WATERTOWN — The city has started legal action against the owner of a West Main Street property that it claims “is in imminent danger of further collapse.”
The city filed state Supreme Court action Tuesday at the Jefferson County clerk’s office against Glen Park Properties LLC, whose principal is Watertown businessman Jacob S. Johnson, asking that 403 W. Main St. either be rehabilitated or demolished.
Mr. Johnson declined comment on the matter Wednesday.
According to court documents, the city’s Bureau of Code Enforcement received a complaint about the condition of the three-story structure and a code enforcement officer who inspected the property condemned it for occupancy on May 19. The inspection showed that the rear portion of the structure “has deteriorated to the extent it has become detached from the rest of the structure and it has collapsed and continues to collapse into the court.”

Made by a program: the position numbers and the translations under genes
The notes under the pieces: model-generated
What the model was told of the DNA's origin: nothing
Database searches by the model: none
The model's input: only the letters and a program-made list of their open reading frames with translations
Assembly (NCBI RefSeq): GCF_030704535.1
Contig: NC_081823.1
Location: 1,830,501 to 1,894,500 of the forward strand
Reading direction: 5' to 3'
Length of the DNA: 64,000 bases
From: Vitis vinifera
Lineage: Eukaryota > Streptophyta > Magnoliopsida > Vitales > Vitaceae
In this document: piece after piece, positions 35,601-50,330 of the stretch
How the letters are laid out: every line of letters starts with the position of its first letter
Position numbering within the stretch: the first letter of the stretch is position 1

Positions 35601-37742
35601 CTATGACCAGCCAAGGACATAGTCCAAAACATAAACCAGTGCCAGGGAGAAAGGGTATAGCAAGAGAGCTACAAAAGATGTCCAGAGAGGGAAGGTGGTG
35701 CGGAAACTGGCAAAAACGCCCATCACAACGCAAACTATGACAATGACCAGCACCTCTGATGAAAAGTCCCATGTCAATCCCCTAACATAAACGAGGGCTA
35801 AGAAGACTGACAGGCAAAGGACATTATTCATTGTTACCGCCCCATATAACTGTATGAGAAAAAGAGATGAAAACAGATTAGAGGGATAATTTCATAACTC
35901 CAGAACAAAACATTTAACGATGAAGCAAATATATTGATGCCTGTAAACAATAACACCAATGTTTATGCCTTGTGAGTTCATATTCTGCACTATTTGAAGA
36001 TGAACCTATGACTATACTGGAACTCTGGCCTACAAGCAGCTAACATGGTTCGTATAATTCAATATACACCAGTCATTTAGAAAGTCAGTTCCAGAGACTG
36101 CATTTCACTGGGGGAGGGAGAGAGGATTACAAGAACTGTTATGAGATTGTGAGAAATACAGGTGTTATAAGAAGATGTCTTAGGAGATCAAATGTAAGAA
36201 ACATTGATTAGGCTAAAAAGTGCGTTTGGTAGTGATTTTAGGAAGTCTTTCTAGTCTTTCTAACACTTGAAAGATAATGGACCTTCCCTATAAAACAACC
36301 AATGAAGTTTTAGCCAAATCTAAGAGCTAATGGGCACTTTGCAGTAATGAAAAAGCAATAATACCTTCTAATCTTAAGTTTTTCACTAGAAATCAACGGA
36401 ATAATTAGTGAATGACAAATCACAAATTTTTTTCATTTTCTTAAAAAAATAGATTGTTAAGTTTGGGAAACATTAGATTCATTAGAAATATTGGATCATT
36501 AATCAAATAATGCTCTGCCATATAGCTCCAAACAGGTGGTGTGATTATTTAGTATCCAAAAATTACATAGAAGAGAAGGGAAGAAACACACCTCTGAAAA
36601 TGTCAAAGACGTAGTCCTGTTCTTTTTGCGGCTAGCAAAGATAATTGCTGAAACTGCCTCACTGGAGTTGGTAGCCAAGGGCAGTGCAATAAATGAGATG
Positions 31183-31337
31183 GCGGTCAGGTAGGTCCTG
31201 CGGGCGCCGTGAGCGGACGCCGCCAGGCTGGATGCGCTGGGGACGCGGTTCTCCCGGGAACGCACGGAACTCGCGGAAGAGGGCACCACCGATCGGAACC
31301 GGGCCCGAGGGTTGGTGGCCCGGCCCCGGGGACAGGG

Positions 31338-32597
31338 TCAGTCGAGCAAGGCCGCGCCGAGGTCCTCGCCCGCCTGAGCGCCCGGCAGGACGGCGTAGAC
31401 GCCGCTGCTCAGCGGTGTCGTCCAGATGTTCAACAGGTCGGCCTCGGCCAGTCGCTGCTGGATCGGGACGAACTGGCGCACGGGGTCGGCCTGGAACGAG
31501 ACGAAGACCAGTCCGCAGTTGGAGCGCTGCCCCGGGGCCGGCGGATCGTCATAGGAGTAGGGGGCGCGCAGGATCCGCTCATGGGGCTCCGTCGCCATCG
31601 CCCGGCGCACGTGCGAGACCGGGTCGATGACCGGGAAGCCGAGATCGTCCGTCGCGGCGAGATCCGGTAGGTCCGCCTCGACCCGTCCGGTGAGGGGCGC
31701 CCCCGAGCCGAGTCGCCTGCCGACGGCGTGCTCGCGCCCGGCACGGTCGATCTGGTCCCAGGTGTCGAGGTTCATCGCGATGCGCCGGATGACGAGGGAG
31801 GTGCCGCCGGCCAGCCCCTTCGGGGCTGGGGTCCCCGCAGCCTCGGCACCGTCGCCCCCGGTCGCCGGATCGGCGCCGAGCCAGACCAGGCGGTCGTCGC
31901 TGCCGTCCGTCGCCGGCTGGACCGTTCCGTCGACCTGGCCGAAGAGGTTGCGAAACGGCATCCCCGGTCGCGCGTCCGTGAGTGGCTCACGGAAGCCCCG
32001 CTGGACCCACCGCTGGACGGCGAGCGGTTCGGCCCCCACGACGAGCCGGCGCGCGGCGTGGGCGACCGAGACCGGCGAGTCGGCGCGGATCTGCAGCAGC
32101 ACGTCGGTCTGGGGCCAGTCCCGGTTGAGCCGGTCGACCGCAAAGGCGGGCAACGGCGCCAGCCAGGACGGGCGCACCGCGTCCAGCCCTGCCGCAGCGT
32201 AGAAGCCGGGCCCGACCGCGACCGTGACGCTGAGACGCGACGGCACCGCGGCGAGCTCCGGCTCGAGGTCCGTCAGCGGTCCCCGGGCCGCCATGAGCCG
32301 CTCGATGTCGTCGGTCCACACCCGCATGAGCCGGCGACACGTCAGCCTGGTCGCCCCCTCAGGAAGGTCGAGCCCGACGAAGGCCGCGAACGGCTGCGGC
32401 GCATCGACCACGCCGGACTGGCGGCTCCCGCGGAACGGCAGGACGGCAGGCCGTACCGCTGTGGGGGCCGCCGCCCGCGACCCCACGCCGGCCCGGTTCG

The city’s complaint states that after being notified of the deficiencies in late May, Mr. Johnson installed a fence around the building, but has taken no further action to fix the problems.
The city is asking that a judge order Mr. Johnson to either repair or demolish the building. In the alternative, it is asking that the city be awarded the full cost of having the city demolish the structure. If the city does the work, a $3,000 demolition administrative fee would be added to the cost of the demolition work, according to the city’s complaint.
An adjacent building owned by Glen Park Properties at 409 W. Main St. has not been condemned and is not part of the city’s legal action. 403 W. Main St. most recently housed Basket World, while 409 W. Main St. was most recently home to Colonial Woodshed, although both buildings have been vacant in recent years. Mr. Johnson, through his company JSJ NNY LLC, acquired the properties in May 2018. Ownership of the properties was transferred April 19 to Glen Park Properties.